The index measures innovation performance through innovation inputs and outputs, by specifying the average of two sub-indicators: the innovation input index, which is based on five pillars: institutions, human capital and research, infrastructure, market development, and business development, and innovation outputs, which is divided into knowledge and technology outputs, and creative outputs.
The UAE’s accelerator programme Ghadan 21, which is investing US$13.6 billion to boost Abu Dhabi’s knowledge-based economy and supporting over 50 initiatives that promote the establishment of start-ups and spur innovation and research and development efforts, was also highlighted in the index report.
Of Saudi Arabia’s scores in the different pillars of the index, the report said: “[Saudi Arabia] ramped up notably in the Innovation Output SubIndex by eight ranks to reach the 77th place. The sub-pillar Intangible assets (51st) increased the most by a combination of performance improvements and model changes. It gained seven ranks in the indicator Trademarks by origin (111th).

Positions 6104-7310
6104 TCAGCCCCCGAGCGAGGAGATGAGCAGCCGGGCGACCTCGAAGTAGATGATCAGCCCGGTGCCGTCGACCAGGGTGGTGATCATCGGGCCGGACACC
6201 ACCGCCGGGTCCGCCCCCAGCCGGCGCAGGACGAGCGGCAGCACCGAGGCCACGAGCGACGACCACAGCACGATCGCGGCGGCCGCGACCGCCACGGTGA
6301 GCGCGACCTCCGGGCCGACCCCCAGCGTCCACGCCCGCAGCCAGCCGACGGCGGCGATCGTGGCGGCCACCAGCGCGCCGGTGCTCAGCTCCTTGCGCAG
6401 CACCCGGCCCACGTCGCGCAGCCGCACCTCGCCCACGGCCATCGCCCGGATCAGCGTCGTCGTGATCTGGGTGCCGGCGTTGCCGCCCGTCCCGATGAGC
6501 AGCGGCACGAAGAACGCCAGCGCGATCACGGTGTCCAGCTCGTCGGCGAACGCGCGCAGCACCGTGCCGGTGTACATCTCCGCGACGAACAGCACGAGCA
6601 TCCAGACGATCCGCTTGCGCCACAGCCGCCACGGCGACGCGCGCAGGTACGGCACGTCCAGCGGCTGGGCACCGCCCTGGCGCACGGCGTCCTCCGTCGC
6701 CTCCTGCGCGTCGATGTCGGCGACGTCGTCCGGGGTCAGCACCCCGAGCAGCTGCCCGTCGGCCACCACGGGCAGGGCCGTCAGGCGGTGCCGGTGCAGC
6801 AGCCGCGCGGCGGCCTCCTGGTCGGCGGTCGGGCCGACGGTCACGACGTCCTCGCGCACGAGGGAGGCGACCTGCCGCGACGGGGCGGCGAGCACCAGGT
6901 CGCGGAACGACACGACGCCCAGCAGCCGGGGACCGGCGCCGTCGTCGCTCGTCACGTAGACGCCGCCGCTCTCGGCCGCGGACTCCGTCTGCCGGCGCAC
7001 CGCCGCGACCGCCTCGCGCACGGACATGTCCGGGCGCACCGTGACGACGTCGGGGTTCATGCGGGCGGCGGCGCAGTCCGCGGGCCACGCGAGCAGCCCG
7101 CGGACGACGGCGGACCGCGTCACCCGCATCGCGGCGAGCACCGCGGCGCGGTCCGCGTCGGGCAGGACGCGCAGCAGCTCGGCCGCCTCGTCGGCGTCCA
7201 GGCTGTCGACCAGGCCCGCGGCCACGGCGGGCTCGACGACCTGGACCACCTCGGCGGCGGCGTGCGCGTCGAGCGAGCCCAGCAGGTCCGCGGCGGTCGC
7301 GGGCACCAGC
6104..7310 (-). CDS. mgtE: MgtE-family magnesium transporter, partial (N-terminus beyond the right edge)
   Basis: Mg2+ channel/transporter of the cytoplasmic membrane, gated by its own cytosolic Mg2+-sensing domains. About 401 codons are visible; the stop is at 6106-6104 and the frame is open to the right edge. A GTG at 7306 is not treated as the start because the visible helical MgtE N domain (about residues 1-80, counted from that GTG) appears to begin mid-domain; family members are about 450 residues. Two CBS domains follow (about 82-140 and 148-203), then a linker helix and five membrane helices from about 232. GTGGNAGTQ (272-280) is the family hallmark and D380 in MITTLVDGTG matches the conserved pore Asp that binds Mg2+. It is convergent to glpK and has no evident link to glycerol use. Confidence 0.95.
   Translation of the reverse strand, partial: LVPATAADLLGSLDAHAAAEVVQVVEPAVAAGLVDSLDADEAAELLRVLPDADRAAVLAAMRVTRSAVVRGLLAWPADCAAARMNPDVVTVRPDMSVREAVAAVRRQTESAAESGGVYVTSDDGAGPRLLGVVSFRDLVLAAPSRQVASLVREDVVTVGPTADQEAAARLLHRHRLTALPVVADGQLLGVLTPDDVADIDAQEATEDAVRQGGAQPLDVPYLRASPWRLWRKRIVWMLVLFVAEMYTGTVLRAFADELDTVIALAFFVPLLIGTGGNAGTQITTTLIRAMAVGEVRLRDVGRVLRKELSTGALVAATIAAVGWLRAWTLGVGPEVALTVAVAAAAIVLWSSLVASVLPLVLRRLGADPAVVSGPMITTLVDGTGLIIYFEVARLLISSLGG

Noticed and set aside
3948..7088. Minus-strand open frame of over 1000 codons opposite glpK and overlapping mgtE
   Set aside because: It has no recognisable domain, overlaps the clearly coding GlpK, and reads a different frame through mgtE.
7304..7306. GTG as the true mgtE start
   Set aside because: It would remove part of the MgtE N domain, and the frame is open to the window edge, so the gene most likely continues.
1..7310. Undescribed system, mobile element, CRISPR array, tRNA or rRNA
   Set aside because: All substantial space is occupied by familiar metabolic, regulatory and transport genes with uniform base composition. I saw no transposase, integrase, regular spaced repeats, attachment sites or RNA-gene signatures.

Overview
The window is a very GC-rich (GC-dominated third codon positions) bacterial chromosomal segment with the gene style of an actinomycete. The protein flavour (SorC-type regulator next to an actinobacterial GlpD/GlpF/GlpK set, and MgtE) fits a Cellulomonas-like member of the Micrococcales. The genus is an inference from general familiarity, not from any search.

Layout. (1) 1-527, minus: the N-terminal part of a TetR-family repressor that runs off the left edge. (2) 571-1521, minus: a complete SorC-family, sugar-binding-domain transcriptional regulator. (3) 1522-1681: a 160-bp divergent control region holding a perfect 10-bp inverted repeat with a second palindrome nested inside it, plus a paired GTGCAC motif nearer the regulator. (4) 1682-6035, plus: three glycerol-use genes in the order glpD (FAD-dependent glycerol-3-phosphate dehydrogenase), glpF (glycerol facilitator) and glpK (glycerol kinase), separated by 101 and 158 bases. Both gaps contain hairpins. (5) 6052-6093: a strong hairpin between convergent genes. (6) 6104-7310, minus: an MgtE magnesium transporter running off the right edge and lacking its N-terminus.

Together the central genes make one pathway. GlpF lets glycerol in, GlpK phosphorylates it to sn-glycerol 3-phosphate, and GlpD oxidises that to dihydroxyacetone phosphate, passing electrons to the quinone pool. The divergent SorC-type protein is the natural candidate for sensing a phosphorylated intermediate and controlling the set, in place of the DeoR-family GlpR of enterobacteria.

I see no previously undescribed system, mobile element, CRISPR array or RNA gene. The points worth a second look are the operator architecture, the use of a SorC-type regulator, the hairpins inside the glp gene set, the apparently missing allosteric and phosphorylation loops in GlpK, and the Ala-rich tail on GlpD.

“With 46 brands in the top 5,000, led by telecoms STC, Saudi Arabia ranks 18th in the novel GII indicator Global brands value.
“Other relative strengths include the Ease of protecting minority investors, where it ranks 3rd worldwide, Global R&D companies (22nd), ICT access (31st), ICT use (29th), and the quality of its universities (31st),” the report said.
While the Saudi government has spent tens of billions of dollars seeking to promote venture capital activity in the kingdom, committing $45 billion from the Saudi Public Investment Fund to create economic diversity in the kingdom, the report said the level of venture capital remains modest.
“According to the consulting firm MAGNiTT, only US$50 million of venture capital was raised in 2018 by Saudi firms, and 2019 was on a very similar pace,” the report said.
“The 2018 value represented 0.006 percent of gross domestic product, a level one sixtieth of that of Israel and akin to that of the lowest nations tracked on this measure by the Organisation for Economic Cooperation and Development.”
All Gulf states were among the 42 countries in the index whose innovation level falls below what would be expected.
“All these economies have a large oil-related GDP, which sets the bar higher for them,” the report said.
In 2020, Qatar was ranked at number 70 in the index, Kuwait 78, Bahrain 79 and Oman 84, down from 65, 60, 78 and 80 in 2019.
(Reporting by Imogen Lillywhite; editing by Mily Chakrabarty)
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